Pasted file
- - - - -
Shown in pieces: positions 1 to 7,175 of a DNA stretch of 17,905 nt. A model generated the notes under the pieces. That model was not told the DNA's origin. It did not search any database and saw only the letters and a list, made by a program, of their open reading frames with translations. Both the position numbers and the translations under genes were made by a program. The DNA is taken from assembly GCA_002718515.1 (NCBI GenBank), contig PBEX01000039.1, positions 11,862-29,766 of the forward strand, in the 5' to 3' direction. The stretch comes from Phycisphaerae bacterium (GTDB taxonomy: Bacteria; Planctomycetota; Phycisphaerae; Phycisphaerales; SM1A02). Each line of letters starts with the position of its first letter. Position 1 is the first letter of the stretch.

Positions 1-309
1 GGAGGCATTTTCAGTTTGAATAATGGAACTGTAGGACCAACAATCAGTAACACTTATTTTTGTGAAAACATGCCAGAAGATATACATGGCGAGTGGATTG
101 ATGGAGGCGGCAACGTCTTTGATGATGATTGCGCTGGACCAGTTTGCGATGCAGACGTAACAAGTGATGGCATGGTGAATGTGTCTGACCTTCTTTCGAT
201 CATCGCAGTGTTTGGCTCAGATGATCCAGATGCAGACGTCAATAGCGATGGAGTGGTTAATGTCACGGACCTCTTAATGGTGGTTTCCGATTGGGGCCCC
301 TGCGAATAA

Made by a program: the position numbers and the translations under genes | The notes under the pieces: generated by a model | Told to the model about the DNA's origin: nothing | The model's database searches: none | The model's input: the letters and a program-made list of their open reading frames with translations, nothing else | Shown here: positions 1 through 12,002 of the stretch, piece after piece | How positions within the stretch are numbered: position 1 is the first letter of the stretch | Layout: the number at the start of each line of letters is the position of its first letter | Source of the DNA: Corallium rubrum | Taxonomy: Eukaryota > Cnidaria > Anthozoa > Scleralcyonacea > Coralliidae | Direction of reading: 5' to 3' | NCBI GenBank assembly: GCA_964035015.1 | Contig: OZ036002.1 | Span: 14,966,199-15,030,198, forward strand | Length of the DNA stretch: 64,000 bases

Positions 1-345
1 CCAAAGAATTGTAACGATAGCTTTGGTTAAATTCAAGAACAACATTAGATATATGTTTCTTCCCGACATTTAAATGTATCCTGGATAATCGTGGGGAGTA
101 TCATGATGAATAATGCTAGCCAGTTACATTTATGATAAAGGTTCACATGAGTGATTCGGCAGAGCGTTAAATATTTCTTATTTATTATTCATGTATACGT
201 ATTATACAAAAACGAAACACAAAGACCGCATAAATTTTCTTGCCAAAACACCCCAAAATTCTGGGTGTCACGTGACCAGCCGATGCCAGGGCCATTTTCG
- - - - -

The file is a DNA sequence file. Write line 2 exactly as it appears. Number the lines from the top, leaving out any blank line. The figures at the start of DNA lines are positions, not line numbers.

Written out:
Positions 1-309